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Veloce Coverage App And Veloce Assertion App Deliver Unified Coverage Methodology

Improving confidence at every step of the design flow.

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The interoperability of the Veloce Coverage app and the Veloce Assertion app with other verification engines (simulation and formal) enables merging coverage collected by each engine and provides a cohesive coverage closure report and analysis flow. It enables the verification team and product-level management to make important decisions such as coverage closure sign-off, test quality analysis and traceability from the specification to the design features and verification collateral. A unified coverage methodology is now a key requirement in the industry, and Veloce is well positioned to deliver it.

Coverage and assertions in Veloce Emulation
The Veloce Coverage app and Veloce Assertion app play a central role in bringing coverage and the use of assertions up to the system-level verification that will be run on a Veloce emulator.

The Veloce Coverage app supports code coverage (statement, branch, toggle and FSM) as well as functional coverage constructs (covergroup, coverpoint, bins, cross, etc.). Toggle coverage is supported at the gate level netlist as well. It is relevant when qualifying the stimulus to a region of the design in context to its output from a synthesis tool.

On any given run, the app allows the verification engineer to select whether to test the entire system or focus on one or more IP blocks. Those blocks will likely have been at least partially tested already during simulation, so Veloce can identify that in the UCDB and instrument the coverage that hasn’t been covered yet.

The Veloce Coverage app provides the following options to define the coverage scope of the design by the user:

  • Pass a cover file with regions of the design to cover or not cover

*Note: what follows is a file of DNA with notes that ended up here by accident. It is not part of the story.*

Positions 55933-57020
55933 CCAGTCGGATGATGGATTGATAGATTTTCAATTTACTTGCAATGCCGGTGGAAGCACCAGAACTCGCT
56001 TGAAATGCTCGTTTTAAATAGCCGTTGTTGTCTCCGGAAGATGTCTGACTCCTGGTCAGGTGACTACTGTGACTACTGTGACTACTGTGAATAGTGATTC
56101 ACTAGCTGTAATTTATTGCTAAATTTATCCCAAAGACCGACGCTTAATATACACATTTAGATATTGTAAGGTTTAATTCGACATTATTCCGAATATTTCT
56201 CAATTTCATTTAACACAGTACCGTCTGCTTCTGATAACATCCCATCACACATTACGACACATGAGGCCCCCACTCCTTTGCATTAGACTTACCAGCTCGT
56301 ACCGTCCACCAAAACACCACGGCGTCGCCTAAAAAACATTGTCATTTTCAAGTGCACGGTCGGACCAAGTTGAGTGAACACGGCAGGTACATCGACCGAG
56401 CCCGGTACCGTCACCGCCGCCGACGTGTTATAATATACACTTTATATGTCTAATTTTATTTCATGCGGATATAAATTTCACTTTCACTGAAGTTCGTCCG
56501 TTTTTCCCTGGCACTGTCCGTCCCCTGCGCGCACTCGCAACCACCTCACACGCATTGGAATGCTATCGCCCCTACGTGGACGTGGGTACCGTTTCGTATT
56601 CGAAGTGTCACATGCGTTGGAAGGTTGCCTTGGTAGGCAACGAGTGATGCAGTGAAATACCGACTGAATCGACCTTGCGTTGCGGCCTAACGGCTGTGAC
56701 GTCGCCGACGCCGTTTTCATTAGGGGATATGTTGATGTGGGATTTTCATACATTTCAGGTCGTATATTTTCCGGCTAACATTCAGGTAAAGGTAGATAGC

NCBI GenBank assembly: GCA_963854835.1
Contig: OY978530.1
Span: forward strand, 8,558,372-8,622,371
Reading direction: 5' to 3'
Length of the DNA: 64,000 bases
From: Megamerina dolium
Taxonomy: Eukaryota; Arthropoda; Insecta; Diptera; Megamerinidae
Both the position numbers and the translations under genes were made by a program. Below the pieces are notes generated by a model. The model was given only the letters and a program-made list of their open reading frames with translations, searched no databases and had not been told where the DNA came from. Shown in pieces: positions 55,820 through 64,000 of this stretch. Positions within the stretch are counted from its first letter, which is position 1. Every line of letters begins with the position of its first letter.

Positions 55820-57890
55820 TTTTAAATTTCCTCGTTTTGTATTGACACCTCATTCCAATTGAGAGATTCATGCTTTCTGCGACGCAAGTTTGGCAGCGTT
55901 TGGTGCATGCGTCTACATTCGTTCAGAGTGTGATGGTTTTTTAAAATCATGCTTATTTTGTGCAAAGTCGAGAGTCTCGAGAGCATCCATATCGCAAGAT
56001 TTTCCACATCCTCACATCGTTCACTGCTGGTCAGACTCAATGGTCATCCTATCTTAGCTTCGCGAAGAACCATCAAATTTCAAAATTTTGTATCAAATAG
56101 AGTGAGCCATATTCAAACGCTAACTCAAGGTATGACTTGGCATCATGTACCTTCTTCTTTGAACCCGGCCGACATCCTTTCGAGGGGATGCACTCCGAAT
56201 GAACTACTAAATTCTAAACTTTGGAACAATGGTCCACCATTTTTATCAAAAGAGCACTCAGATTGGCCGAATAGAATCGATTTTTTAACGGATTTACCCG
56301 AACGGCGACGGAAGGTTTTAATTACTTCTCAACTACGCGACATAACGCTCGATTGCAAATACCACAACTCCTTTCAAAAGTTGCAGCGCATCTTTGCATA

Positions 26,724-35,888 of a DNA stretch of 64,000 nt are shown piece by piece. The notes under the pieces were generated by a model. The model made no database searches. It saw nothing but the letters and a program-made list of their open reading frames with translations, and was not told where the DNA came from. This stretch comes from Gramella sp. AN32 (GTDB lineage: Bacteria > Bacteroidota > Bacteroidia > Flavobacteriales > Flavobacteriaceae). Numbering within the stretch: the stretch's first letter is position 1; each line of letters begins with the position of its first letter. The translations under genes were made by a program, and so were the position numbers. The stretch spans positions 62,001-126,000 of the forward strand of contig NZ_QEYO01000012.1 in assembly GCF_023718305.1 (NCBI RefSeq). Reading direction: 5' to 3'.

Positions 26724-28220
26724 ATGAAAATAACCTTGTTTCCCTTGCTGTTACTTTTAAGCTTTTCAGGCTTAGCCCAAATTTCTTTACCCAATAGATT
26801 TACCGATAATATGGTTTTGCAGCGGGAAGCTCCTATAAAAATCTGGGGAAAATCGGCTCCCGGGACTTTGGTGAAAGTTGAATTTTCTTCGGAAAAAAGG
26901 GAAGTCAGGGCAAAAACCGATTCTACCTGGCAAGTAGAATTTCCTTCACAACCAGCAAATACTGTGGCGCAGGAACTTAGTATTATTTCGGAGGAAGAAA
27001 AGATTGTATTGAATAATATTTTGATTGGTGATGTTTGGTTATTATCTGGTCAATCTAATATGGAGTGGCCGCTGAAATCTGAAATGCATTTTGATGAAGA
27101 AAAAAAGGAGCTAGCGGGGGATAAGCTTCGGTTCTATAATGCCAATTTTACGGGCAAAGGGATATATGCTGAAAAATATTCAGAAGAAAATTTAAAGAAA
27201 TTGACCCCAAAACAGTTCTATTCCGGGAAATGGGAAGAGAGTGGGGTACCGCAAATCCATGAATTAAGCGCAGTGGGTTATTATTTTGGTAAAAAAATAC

• Pass UCDBs from prior runs in simulation or emulation

The latter option (that includes assertions as well) can be particularly useful if prior coverage from simulation/emulation engines needs to be omitted from future compiles.

Assertions, meanwhile, can be included at the simulation level and then used as-is during emulation. All assertion types are supported by the Veloce Assertion app. For ease of debug, the required set of assertions can be compiled into the design and then selectively enabled or disabled at runtime. This saves the compile time that would be necessary if the design had to be recompiled each time the new assertions are incorporated.

For ease-of-use flexibility, TCL and C-API interfaces are available to control enabling coverage and assertions at runtime. All the coverage and assertion constructs are synthesized and mapped into the Veloce platform. This provides an environment for the tests to run at full emulation speeds without impacting performance.

Plays well with other apps in all modes
Emulation can be performed in different ways to address different challenges. Examples include simulation acceleration, virtual system-level emulation and in-circuit emulation (ICE).

The Veloce Coverage app and Veloce Assertion app can be used regardless of the emulation verification use modes in effect.

Using both the Veloce Coverage app and Veloce Deterministic app in an ICE environment allows coverage collection from complex real-world stimulus to exercise the design under test (DUT).

Both apps can also be used alongside other Veloce apps like the Veloce Power and Veloce Design-for-Test (DFT) applications. In addition, the Veloce Coverage and Veloce Deterministic apps work with Veloce VirtuaLAB components that generate system-level traffic for stimulating the design. Together, these elements can be used to assemble a comprehensive digital twin of the design being tested, allowing a verification team to run a rich set of tests to ensure that even tough corner cases are checked out.

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